This is just an illustration of how the facts can be twisted by media and how doing so can color the emotions of the general public. Don’t get me wrong, I’m not about to start a debate on the conspiracy theory that most of our media has been sold off to the Punjab Government on the doctors’ issue. Being an optimistic Pakistani, I don’t want to believe in this theory because I’ve seen this same media standing up for its freedom countless times. I remember how it reported in detail the visits of the Chief Justice to various bar associations during the lawyer’s movement much to the displeasure of the then government; how the Musharraf regime pressurized the Cable Operators Association of Pakistan (CAP) to take GEO and Aaj TV off their network for criticizing the Pakistan Army; how the Zardari-gilani led elected government wanted gag orders for media in the NRO implementation case…but the media showed persistence throughout and stuck to the principals of free and independent reporting.

On the other hand, we have also seen examples of how the media over-sensationalized simple news items to increase their TRP (Target rating points). The on-going doctors’ strike is sadly such an issue. In the first few days of the peaceful OPD strike, visuals of patients crying due to their sufferings were shown again and again without even mentioning the fact that these patients were being duly treated in the emergencies and indoors…! As the strike progressed, anchorpersons kept on bemoaning that patients were ‘dying’ due to the doctors’ stubbornness. However as I mentioned in my previous blog, an anchorperson on GeoTv admitted the fact that no death had taken place during the first 12 days of the OPD strike until the crackdown on doctors by Punjab police after which doctors were forced to take shelters in their homes to avoid arrests. Moreover the brutal torture of doctors was also not widely reported so much so that when this was brought up in discussions on Social Media, many people refused to believe so. Now in the culmination of the issue when the Lahore High Court has intervened and issued direct orders, we again see how the media is misreporting the facts.

I don’t know why the media is doing this neither am I interested in finding out but all I can see is that due to this irresponsible behavior of the media, the common man is turning against the doctors. He is forced to believe that doctors are selfish souls who are making their patients suffer just for monetary gains. When infact the truth is not so simple and not so gruesome!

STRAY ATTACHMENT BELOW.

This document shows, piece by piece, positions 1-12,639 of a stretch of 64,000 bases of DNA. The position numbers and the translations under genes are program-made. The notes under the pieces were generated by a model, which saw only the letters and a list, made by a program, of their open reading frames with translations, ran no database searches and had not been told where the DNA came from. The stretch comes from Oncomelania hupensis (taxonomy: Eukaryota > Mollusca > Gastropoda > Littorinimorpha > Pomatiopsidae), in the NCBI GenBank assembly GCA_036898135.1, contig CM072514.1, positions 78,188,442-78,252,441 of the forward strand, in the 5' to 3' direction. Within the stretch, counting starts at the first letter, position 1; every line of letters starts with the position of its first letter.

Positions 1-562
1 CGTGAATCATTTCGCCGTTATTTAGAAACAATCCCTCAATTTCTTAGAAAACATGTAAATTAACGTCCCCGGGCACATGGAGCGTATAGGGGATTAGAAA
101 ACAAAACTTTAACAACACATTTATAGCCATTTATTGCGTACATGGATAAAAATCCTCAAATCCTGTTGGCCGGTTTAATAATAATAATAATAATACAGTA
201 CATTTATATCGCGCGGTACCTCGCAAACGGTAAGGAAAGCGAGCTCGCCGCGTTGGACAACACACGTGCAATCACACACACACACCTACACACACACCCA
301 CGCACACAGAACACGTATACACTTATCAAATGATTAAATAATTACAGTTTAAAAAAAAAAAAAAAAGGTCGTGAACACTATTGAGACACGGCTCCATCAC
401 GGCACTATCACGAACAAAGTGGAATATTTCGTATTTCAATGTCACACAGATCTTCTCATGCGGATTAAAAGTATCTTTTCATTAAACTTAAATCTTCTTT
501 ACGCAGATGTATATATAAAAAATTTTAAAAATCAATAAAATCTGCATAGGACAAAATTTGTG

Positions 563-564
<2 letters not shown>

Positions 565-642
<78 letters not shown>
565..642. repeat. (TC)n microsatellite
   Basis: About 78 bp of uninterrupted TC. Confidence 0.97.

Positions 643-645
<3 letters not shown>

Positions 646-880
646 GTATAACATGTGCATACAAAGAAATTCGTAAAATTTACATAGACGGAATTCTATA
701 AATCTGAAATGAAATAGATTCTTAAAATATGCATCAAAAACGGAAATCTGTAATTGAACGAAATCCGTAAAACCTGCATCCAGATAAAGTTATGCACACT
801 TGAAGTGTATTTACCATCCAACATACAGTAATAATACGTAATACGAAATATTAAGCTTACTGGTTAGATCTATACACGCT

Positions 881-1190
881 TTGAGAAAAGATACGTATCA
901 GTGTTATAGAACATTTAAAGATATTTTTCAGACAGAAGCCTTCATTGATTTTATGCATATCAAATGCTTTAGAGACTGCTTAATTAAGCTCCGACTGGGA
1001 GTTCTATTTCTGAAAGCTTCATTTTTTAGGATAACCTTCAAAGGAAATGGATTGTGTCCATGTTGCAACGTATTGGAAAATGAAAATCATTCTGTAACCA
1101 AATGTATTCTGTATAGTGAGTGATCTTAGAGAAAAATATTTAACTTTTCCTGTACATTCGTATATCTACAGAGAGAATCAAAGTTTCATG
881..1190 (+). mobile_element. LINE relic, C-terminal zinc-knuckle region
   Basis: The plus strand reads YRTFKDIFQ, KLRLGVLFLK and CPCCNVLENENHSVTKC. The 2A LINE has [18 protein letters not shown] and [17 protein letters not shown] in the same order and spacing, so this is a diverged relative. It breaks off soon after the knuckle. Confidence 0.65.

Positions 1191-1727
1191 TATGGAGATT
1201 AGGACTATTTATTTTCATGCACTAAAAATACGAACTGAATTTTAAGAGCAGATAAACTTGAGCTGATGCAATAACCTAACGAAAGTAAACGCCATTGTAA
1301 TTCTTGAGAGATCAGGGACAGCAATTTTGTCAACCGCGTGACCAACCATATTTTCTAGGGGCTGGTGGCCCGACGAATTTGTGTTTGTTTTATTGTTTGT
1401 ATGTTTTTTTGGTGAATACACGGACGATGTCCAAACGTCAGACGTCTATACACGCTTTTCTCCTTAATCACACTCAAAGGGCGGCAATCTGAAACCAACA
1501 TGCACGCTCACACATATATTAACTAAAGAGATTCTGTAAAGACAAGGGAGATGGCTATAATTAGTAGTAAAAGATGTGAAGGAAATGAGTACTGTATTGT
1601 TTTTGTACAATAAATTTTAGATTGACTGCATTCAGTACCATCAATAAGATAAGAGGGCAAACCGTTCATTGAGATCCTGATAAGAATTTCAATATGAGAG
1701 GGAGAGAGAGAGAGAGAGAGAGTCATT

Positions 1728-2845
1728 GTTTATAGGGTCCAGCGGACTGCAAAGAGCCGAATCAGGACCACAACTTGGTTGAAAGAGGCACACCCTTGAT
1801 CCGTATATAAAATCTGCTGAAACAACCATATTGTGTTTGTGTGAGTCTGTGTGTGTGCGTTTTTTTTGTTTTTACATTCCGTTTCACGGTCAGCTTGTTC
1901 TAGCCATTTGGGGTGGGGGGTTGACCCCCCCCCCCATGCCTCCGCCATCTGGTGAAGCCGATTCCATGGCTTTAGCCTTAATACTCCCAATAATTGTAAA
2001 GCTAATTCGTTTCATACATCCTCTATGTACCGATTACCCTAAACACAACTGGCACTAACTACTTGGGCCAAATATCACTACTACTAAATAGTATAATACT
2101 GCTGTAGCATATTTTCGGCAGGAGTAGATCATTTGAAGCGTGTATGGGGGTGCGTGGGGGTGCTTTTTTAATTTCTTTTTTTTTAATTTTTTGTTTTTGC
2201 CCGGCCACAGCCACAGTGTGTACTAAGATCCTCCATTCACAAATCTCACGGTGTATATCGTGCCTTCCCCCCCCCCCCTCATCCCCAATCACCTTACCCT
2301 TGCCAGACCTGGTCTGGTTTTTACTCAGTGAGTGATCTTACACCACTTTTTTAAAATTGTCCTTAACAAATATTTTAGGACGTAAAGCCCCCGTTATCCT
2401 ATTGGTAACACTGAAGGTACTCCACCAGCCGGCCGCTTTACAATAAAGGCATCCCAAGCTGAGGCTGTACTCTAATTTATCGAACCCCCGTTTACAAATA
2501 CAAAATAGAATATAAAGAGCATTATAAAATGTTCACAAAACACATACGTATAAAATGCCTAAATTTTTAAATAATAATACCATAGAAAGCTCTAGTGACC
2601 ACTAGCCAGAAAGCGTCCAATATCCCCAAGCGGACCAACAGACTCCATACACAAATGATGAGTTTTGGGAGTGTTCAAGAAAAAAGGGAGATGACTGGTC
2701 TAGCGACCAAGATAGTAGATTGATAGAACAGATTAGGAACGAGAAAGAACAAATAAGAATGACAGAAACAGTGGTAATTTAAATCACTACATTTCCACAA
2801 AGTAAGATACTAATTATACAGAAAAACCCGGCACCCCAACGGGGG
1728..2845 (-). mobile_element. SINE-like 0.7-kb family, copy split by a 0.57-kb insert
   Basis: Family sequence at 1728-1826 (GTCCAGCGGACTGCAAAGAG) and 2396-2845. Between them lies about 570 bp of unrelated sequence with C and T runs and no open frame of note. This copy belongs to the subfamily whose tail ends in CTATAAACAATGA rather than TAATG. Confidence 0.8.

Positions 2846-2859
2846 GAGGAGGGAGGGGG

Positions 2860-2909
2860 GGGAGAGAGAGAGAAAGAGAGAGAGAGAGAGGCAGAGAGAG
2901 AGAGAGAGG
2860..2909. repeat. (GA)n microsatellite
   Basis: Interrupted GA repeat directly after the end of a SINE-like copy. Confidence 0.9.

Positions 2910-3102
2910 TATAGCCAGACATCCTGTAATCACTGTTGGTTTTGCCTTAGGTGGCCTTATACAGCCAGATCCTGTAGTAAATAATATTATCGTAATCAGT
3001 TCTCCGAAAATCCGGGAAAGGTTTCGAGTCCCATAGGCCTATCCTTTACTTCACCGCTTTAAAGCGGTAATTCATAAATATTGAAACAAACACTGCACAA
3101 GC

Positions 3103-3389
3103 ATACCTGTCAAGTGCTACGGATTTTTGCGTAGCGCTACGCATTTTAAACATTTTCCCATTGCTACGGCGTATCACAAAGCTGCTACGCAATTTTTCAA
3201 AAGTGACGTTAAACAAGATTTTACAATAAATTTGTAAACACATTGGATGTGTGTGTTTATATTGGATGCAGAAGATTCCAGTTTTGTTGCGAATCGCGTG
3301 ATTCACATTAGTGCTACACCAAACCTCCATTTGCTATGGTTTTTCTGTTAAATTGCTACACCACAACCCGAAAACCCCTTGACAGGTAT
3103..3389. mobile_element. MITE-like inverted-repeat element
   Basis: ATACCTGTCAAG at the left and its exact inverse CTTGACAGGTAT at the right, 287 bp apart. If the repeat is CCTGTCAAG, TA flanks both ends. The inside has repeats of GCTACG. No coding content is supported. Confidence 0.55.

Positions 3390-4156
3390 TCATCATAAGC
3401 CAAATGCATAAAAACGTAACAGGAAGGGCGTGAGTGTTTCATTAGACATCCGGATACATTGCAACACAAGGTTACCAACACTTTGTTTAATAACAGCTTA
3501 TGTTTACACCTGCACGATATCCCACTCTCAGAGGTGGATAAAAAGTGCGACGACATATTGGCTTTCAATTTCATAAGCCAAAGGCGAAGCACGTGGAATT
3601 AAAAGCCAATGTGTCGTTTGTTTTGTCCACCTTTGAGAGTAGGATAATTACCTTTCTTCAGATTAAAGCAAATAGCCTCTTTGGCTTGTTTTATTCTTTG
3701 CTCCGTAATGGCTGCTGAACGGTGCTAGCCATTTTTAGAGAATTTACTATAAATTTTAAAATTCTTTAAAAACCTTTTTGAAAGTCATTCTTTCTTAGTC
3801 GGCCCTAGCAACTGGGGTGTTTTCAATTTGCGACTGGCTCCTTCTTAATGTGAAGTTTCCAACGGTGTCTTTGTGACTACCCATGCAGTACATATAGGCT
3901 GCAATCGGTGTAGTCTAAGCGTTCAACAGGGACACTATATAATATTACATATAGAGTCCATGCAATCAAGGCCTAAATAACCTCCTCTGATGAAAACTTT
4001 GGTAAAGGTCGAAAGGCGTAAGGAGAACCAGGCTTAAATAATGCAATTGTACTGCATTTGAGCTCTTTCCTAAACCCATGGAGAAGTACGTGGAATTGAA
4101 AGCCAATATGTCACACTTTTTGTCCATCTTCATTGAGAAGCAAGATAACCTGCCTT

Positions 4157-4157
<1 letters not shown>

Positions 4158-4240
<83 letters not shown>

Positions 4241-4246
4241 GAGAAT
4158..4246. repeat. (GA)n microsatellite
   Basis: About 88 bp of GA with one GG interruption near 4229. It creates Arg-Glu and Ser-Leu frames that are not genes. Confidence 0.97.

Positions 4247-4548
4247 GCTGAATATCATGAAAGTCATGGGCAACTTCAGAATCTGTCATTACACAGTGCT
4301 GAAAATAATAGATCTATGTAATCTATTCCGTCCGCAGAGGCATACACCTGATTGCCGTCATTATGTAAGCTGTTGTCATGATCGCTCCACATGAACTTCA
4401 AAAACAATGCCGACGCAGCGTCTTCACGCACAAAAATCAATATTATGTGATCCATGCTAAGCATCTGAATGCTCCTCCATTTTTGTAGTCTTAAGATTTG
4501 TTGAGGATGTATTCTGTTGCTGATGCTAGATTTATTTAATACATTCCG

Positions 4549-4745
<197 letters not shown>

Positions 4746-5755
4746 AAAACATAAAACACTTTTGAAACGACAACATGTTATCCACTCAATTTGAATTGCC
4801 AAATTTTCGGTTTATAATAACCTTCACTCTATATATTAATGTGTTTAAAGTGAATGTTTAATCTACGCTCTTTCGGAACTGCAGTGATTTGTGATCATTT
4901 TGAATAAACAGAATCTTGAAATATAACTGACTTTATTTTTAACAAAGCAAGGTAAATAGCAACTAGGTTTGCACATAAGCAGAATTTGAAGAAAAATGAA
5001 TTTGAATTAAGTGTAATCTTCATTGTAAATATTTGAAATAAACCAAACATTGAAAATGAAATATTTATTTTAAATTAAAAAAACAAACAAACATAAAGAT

Before the situation worsens any further, the media must stop and re-analyze its strategy in unbiased reporting of the facts. Or else we may see mass shunning of doctors by civil society and social organizations as happened in India. During the Junior Doctors’ strike in Rajasthan last year, the milkmen discontinued the supply of milk to doctors while the trade associations closed their shops to show displeasure against the Residents. Thankfully the state of affairs in Pakistan has not reached that level yet but it could soon be heading towards the social alienation of doctors if the media does not watch itself.

Having said that, I also believe that the doctors must re-define their policy as well. They shouldn’t at any cost disobey the orders of LHC because doing so will further tarnish their image in the eyes of the general public which firmly believes in this independent judiciary. However this doesn’t mean that the doctors should give up their just demand of service structure. Instead they should find an alternative way to lodge their protest. For instance setting up free medical camps outside government hospitals; wearing black armbands to show their displeasure with the Punjab Government for reneging on its promises and also doing awareness seminars all over Pakistan to explain to the civil society how a proper service structure for doctors would eventually improve the healthcare system. What purpose would this serve? It would unite the doctors, civil society and media against the government. Because under the present circumstances, the doctors can’t hope to win their battle alone. And even if they do, it’ll be a very uphill task in which the respect of this noble profession may be lost. Are the doctors willing to pay that price?

P.S. I would clarify here that I’m not against doctors’ strikes in OPDs as long as they are serving a purpose and are for a long-term benefit to the healthcare system. But in the present scenario, a continued strike would further alienate doctors and that’s why I think it should be called off.

The Doctors’ strike: Sifting the myth from the facts

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By Farkhanda Qaiser

When I heard a common man cursing the doctors and endorsing the brutal acts of the Punjab police against these saviors of life, I skipped a beat. I’m not a member of YDA neither am I yet a doctor. I’m simply a medical student who was at first intrigued by the entire issue and then alarmed when the Punjab government started the crackdown of doctors as if they were criminals.